The Dalai Lama has said should his successor be a female she must be "very, very attractive" otherwise she is "not much use."
In an interview with the BBC's Clive Myrie, the 80-year old spiritual leader was asked if there will be a 15th incarnation of the Dalai Lama after him and if so, could the next Dalai Lama be a woman?
"Yes! The female biologically [has] more potential to show affection... and compassion," said the Dalai Lama.
He told Myrie that a French female journalist had asked the similar question almost 15 years ago and he had responded similarly.
"Today in a more troubled world, I think females should take more important roles, and then I told that reporter, if a female Dalai Lama comes, their face should be very attractive," said the leader who is in London for nine days to promote compassion.
In order to ascertain what exactly the Dalai Lama's response was, Myrie asked, "So you can only have a female Dalai Lama if they are attractive? Is that what you are saying?"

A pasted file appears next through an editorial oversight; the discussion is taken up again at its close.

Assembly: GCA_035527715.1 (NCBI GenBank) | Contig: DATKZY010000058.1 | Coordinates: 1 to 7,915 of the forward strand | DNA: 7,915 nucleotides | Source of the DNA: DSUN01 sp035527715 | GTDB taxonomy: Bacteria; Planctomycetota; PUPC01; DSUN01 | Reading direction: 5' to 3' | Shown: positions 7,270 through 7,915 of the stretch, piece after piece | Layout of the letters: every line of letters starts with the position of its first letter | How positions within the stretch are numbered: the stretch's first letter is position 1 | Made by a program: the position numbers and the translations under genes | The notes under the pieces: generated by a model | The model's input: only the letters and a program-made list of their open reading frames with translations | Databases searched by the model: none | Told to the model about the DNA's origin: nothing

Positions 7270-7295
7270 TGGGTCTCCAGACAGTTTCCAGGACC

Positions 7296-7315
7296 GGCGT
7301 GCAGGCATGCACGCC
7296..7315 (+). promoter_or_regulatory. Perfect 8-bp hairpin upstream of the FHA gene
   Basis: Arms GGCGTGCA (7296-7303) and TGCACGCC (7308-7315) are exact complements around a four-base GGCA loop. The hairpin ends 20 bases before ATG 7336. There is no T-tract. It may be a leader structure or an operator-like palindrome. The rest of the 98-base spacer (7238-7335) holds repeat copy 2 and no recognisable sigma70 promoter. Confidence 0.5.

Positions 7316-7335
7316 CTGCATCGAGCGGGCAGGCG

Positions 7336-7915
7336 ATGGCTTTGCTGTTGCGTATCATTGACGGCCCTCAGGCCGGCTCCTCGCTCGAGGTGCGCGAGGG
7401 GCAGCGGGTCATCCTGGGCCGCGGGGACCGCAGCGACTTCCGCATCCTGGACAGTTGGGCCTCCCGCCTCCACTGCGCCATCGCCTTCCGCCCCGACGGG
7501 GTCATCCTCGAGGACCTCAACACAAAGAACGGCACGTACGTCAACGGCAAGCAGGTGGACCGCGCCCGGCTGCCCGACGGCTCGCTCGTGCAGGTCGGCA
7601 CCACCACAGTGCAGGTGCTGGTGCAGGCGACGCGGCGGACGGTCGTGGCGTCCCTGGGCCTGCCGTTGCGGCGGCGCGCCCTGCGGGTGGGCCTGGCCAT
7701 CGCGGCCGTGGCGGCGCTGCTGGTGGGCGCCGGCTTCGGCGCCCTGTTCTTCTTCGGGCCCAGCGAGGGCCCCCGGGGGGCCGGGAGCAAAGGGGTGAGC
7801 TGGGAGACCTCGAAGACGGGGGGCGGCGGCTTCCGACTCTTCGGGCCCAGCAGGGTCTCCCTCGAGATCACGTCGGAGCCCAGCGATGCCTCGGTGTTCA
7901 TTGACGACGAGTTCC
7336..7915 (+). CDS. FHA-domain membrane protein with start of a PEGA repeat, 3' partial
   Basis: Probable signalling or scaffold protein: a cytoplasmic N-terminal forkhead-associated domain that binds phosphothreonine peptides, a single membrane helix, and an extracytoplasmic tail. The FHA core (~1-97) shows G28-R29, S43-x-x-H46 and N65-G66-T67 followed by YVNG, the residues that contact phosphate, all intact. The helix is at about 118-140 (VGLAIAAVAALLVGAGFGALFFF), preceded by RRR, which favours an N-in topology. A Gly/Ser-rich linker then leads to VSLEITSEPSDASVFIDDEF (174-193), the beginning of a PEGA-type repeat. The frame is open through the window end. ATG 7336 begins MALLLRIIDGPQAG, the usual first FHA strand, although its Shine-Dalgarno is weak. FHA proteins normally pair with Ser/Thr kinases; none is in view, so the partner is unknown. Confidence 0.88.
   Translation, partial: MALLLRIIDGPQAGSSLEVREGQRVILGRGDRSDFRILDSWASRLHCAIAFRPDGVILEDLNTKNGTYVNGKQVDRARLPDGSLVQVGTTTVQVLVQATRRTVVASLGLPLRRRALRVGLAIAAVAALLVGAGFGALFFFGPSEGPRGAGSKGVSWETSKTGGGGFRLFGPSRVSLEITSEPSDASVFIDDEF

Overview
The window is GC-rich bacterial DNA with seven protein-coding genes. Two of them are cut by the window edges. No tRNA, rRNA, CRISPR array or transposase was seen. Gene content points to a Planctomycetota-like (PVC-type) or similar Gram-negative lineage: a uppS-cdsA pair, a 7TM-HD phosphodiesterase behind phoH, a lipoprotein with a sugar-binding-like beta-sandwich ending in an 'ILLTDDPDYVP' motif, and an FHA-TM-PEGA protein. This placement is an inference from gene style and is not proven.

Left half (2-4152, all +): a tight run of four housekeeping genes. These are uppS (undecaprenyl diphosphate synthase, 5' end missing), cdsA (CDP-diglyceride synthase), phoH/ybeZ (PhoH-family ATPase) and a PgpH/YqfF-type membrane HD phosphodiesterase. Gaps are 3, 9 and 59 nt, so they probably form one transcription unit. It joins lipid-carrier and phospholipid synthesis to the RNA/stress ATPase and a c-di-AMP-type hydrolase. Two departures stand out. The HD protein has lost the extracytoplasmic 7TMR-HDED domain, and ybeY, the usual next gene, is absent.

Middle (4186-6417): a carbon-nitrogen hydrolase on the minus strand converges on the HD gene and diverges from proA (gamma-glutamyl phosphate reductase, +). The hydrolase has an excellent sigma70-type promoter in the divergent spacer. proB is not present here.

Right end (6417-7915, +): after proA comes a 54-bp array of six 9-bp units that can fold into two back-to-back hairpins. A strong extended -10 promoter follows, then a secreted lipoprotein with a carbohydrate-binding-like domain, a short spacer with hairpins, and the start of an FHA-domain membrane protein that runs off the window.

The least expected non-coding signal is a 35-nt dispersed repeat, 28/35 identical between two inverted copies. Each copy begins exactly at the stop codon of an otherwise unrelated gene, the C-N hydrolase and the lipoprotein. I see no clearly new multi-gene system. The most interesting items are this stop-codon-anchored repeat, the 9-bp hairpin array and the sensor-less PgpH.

"I mean if female Dalai Lama come, then that female must be very attractive, otherwise not much use," insisted the Nobel Peace Prize winner who in 2009 had called himself a feminist while accepting an International Freedom Award in Tennessee.
To that an incredulous Myrie said, "You are joking, I am assuming. Or you are not joking?"
"No. True!" the spiritual leader said laughing.
He made similar comments in 2013 during a visit to Australia about the next Dalai Lama being a woman and was criticised for his statement for reinforcing gender stereotypes.
"I think [it would be] good because you see, biologically, female[s] have more potential to develop affection or love to other... So therefore…now we are 21st century…female have more potential so should take more active role regarding promotion of human compassion... If the circumstances are such that a female Dalai Lama is more useful, then automatically a female Dalai Lama will come.